The proof process is similar to that of Section 3.2.(i)Send queries: for any well-formed Send queries from , can trivially answer with the right output as the protocol specification demands. Specifically, answers the query as follows.(a)If = initiator and = responder, then the will output the message, , to the query.(b)Consider the case that = initiator, = responder, and messages .(1)If has rejected the message , then will respond with . Otherwise, will verify whether is the right format or not.(2)If verifies correctly, then will output messages to . Otherwise, will abort the simulation and output .(c)Assume = initiator, = responder, and messages .(1)If has rejected the messages , then will respond with . Otherwise, will verify whether is the right format or not.(2)If verifies correctly, then will output messages to . Otherwise, will abort the simulation and output .

Simulations for the Reveal, Corrupt, and Test follow that of Section 3.2.

For to distinguish whether the value returned is the actual session key or a session key drawn randomly from the session key distribution (i.e., whether or ), has to determine the correct values of or (since , and , ). For this to happen, has to obtain the correct value of in order to compute and consequently, the session key . For to obtain , has to be able to compute from since .

Let denote ’s advantage in computing from , and we have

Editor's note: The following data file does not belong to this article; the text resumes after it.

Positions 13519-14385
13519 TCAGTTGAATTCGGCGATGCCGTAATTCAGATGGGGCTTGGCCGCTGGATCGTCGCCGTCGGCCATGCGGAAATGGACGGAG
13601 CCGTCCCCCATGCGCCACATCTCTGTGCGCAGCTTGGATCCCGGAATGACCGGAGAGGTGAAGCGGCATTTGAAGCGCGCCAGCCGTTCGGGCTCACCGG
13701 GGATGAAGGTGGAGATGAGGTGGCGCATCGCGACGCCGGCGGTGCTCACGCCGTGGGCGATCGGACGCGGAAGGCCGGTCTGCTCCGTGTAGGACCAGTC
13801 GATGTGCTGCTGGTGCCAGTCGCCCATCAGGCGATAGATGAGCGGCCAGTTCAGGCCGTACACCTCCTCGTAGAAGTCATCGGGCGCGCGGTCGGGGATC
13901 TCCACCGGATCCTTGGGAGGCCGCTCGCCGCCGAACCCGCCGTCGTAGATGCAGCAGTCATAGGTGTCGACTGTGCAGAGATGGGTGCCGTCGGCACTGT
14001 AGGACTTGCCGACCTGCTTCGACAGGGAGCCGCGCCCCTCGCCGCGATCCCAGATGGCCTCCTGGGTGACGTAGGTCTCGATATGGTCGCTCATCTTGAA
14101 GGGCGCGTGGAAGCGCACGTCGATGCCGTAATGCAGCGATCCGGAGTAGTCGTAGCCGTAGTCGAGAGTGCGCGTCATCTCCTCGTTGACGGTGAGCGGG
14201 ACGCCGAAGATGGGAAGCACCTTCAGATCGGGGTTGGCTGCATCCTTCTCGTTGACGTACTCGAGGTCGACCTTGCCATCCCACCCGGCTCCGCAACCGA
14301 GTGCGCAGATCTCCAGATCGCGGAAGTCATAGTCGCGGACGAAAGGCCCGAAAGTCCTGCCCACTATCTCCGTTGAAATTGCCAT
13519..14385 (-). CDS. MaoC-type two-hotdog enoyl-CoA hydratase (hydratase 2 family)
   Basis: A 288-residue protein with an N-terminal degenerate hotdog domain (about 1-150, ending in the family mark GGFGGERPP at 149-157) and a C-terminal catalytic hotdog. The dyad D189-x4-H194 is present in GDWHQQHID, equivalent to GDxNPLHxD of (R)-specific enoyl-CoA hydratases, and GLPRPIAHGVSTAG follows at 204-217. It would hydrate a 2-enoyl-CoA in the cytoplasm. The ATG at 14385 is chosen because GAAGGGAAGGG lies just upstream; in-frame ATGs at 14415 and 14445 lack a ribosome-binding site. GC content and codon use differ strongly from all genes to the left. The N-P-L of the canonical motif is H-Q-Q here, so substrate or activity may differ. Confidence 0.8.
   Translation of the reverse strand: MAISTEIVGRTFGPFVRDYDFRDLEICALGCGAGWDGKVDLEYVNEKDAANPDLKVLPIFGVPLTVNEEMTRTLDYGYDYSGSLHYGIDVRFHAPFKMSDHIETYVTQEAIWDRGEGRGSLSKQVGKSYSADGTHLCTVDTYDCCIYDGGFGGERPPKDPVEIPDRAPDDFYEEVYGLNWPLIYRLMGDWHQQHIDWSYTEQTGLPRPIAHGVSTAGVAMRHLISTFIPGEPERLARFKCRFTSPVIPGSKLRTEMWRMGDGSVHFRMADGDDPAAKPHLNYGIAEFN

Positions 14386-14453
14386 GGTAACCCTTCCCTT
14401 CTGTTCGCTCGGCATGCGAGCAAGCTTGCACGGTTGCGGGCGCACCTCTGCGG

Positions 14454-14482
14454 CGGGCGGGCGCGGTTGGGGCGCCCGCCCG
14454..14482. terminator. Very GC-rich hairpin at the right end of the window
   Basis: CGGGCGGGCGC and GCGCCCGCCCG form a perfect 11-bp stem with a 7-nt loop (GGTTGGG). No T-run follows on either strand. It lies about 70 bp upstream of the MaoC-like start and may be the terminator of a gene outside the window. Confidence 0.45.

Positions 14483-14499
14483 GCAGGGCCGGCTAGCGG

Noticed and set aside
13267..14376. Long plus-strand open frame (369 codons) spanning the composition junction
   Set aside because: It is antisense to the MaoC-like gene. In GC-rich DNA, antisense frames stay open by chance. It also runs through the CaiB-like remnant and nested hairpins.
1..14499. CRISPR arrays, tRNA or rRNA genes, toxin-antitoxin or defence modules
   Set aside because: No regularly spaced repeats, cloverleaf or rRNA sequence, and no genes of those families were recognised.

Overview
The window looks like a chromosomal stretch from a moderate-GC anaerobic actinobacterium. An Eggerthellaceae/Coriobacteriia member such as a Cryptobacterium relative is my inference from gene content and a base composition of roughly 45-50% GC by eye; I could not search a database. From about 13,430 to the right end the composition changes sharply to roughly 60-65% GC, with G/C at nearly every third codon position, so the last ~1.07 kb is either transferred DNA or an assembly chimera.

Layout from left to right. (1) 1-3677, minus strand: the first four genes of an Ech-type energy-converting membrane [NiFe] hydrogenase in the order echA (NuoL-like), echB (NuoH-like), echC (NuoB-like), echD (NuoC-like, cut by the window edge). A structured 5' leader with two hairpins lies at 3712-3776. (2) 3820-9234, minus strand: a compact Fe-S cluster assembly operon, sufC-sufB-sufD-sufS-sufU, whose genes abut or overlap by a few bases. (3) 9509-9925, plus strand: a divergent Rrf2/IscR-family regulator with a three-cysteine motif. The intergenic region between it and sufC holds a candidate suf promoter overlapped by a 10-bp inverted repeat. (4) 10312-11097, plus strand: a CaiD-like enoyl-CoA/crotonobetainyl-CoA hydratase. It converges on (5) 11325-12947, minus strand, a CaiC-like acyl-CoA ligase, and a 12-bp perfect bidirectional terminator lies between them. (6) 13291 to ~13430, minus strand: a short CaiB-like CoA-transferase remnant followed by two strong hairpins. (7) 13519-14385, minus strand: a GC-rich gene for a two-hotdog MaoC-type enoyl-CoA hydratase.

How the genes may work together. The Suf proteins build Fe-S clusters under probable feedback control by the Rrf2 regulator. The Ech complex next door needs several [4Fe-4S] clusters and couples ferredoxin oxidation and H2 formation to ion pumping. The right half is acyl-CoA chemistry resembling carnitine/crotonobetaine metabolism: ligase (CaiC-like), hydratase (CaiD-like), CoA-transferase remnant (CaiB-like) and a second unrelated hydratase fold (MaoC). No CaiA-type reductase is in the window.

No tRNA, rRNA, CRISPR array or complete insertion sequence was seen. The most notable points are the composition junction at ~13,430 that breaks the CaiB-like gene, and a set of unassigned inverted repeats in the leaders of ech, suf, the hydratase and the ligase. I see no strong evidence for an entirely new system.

Let denote ’s advantage in computing from , and we have

Let denote the event that is able to distinguish whether the value returned is the actual session key or a session key drawn randomly from the session key distribution. We then have

Since, , , , , , and , , we have − and . It follows that .

This concludes the proof for Theorem 6.

#### 5. Conclusion

Key exchange protocols are the cornerstone of any secure communication. By proving the widely used Chinese Government SM2 protocol secure in the Bellare-Rogaway model under the ECDLP assumption, we hope that this provides a strong assurance to protocol implementers that the protocol is behaving as desired. In addition, we presented a more efficient version of the SM2 protocol with a proof of security in the Bellare-Rogaway model under the ECDLP assumption.

A comparison with six existing pairing-free protocols reveals that the computational load of our simplified SM2 protocol is no more than that of the six and the SM2 protocols, yet provides both implicit key confirmation ( is assured that can compute the session key) and explicit key confirmation ( is assured that has actually computed the session key)—see Table 3. In Table 3, , , , and denote addition, multiplication, exponentiation, and hash operations, respectively.

#### Conflict of Interests

As the authors of the paper, we do not have a direct financial relation with any institution or organization mentioned in our paper that might lead to a conflict of interests for any of the authors.